Id. at 1026.

We believe that the board may adopt a policy that salary increases of certain amounts will be made in future years. That action in itself does not obligate any money to be expended. The obligation arises only when employment contracts are executed and the board’s policy with regard to the salary increases becomes a part of the employment contract and a legally binding commitment. However, such commitment does not create a deficiency debt any more than entering into a three year teaching contract which covers years for which the availability of funds cannot be determined. The board’s obligation to grant pay increases is not fixed. School personnel, even though they are under contract to work, may be released due to the reductions necessary to come within the revenue available for any one school year. Sec. 13.110(6). The proposed salary increases would not be a fixed debt so as to create a deficiency debt. See Charles Scribner’s Sons v. Marrs, 262 S.W. 722 (Tex. 1924).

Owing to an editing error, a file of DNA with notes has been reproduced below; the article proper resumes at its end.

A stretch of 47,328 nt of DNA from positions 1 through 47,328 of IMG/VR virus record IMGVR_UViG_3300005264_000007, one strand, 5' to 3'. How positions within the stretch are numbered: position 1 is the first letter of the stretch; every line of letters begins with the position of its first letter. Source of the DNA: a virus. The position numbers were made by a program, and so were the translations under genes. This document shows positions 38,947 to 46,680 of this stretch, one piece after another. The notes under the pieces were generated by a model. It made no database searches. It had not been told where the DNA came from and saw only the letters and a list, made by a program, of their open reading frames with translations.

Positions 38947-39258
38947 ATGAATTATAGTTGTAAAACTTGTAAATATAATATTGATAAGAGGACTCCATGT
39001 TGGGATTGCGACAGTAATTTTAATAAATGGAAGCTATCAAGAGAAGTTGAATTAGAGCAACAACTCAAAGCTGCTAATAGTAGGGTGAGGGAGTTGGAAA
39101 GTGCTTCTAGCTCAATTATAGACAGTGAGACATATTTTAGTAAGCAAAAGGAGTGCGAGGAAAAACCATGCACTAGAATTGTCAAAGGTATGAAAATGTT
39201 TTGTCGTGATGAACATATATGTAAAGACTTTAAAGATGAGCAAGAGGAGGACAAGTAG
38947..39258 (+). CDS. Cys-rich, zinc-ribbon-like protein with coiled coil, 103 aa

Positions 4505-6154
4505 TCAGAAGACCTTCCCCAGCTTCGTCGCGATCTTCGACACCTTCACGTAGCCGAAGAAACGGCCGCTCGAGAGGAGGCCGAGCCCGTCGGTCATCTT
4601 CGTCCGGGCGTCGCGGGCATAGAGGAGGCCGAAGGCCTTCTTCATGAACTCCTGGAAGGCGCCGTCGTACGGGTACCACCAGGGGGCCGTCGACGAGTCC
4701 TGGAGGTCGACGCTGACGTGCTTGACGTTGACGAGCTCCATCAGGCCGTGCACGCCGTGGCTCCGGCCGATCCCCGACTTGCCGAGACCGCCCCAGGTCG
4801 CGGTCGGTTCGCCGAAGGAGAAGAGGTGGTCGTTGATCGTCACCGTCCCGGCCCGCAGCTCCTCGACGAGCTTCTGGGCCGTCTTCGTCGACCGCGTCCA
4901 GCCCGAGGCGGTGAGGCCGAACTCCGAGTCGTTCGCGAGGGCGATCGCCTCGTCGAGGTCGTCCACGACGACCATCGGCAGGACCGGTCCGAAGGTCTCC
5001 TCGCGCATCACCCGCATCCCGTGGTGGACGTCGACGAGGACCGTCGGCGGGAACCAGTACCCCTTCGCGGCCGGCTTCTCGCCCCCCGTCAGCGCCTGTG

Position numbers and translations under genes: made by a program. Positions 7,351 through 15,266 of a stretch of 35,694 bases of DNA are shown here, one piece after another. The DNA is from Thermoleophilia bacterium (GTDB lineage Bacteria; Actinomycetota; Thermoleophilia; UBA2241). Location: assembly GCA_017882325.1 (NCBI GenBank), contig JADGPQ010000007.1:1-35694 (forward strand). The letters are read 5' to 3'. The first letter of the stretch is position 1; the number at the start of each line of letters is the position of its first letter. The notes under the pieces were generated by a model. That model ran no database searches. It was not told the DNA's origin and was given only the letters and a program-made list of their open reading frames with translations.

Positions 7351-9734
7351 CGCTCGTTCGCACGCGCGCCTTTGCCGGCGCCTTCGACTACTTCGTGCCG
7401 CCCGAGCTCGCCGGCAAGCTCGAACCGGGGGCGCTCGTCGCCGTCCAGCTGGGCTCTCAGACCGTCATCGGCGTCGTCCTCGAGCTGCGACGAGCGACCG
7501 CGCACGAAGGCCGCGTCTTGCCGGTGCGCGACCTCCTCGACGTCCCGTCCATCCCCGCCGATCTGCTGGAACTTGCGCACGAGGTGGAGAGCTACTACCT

An independent school district may provide for salary increases for teachers and employees for a current school year if it receives additional consideration. It may also adopt a policy to provide additional salary increases for subsequent years; however, the obligation arises only when the contracts are executed.

Very truly yours,

Mark White Attorney General of Texas
John W. Fainter, Jr. First Assistant Attorney General
Ted L. Hartley Executive Assistant Attorney General
Prepared by David B. Brooks and Susan Garrison Assistant Attorneys General